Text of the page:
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ERIC Number: ED493811
Record Type: Non-Journal
Publication Date: 2006
Pages: 296
Abstractor: ERIC
Reference Count: 0
ISBN: ISBN-0-8058-4195-4
ISSN: N/A
Teaching Literature to Adolescents
Beach, Richard W.; Appleman, Deborah; Hynds, Susan; Wilhelm, Jeffrey
Lawrence Erlbaum Associates (Bks)
This text for pre-service and in-service English education courses presents current methods of teaching literature to middle and high school students. The methods are based on social constructivist/socio-cultural theories of literacy learning, and incorporate research on literary response conducted by the authors. "Teaching Literature to Adolescents"--a totally new text that draws on ideas from the best selling textbook. "Teaching Literature in the Secondary School," by Beach and Marshall--reflects and builds on recent key developments in theory and practice in the field, including: (1) the importance of providing students with a range of critical lenses for analyzing texts and interrogating the beliefs, attitudes, and ideological perspectives encountered in literature; (2) Organization of the literature curriculum around topics, themes, or issues; (3) Infusion of multicultural literature and emphasis on how writers portray race, class, and gender differences; (4) Use of drama as a tool for enhancing understanding of texts; (5) Employment of a range of different ways to write about literature; (6) Integration of critical analysis of film and media texts with the study of literature; (7) Blending of quality young adult literature into the curriculum; and (8) Attention to students who have difficulty succeeding in literature classes due to reading difficulties, disparities between school and home cultures, attitudes toward school/English, or lack of engagement with assigned texts or response activities. Following a preface, this book is divided into 13 chapters: (1) Goals for Teaching Literature: What Does It Mean to Teach Literature? (2) Understanding Students' Individual Differences: Who Are My Students? (3) Planning and Organizing Literature Instruction: How Do I Decide What to Teach? (4) Using Drama to Foster Interpretation: How Can I Help Students Read Better? (5) Leading Classroom Discussions of Literature: (6) How Do I Get Students to Talk about Literature? (7) Using Narratives in the Classroom for Both Teaching and Learning Literature: What's the Use of Story? (8) Teaching Text and Task-Specific Strategies: How Does the Shape of a Text Change the Shape of My Teaching? (9) Teaching the Classics: Do I Have to Teach the Canon, and If So, How Do I Do It? (10) Multiple Perspectives to Engage Students with Literature: What Are Different Ways of Seeing? (11) Teaching Media Literacy: What Else Is a Text and How Do I Teach It? (12) Assessing and Evaluating Students' Learning: How Do I Know What Students Have Learned? and (13) Text Selection, Censorship, Creating an Ethical Classroom Environment, and Teacher Professionalism: How Do I Stay in Control, Out of Trouble, and Continue to Develop as a Teacher?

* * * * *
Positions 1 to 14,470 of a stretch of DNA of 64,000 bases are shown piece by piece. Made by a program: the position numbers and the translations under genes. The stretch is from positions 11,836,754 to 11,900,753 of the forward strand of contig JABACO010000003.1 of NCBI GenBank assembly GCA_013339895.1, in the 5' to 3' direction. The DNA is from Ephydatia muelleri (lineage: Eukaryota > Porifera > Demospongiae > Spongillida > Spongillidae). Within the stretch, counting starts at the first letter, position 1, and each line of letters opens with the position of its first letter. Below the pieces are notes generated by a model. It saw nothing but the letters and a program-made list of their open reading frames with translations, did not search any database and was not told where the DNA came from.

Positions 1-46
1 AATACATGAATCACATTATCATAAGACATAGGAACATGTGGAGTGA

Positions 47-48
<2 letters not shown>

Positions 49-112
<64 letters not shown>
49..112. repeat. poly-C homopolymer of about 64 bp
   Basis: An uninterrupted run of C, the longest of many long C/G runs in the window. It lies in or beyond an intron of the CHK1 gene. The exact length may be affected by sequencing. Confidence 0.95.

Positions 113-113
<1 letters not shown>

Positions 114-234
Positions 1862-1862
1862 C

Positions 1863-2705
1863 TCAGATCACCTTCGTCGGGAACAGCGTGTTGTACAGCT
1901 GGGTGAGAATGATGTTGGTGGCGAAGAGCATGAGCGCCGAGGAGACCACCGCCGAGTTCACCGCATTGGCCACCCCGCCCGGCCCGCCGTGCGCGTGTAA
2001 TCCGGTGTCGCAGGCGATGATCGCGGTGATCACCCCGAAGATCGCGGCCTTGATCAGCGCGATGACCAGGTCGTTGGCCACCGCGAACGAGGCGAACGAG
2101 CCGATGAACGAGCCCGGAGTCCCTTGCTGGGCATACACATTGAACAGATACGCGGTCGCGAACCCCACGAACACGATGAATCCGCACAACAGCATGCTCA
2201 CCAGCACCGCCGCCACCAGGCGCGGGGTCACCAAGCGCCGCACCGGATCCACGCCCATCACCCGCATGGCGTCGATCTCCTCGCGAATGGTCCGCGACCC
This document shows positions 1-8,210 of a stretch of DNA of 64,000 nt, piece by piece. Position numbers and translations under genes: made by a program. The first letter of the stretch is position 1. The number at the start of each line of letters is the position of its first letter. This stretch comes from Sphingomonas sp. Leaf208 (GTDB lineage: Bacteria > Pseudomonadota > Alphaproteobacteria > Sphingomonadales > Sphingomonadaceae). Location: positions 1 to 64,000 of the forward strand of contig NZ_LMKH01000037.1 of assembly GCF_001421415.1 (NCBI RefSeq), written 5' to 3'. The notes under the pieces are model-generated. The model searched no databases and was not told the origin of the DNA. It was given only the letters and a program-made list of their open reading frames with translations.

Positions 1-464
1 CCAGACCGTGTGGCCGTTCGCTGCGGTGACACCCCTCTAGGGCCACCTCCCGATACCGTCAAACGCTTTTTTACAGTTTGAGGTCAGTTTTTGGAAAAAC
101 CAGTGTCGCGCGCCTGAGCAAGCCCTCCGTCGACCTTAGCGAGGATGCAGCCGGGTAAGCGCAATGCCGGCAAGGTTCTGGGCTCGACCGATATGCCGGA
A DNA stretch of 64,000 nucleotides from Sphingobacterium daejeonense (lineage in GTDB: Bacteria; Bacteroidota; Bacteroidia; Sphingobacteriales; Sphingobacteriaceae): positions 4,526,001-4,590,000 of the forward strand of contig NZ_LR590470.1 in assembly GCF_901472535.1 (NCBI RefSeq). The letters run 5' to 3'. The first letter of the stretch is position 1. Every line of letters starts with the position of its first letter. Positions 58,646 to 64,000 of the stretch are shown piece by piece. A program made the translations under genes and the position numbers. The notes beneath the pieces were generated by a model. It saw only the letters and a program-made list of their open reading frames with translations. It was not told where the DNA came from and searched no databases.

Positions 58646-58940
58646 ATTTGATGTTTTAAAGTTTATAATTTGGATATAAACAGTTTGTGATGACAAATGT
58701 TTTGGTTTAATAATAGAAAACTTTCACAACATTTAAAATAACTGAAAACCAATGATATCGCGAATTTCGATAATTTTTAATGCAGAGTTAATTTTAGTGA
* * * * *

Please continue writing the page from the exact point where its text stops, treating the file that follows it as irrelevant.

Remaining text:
Lawrence Erlbaum Associates. 10 Industrial Avenue, Mahwah, NJ 07430. Tel: 800-926-6579; Fax: 201-760-3735; e-mail: orders@erlbaum.com; Web site: http://www.erlbaum.com
Publication Type: Books; Guides - Classroom - Teacher
Education Level: High Schools; Middle Schools
Audience: Students; Teachers
Language: English
Sponsor: N/A
Authoring Institution: N/A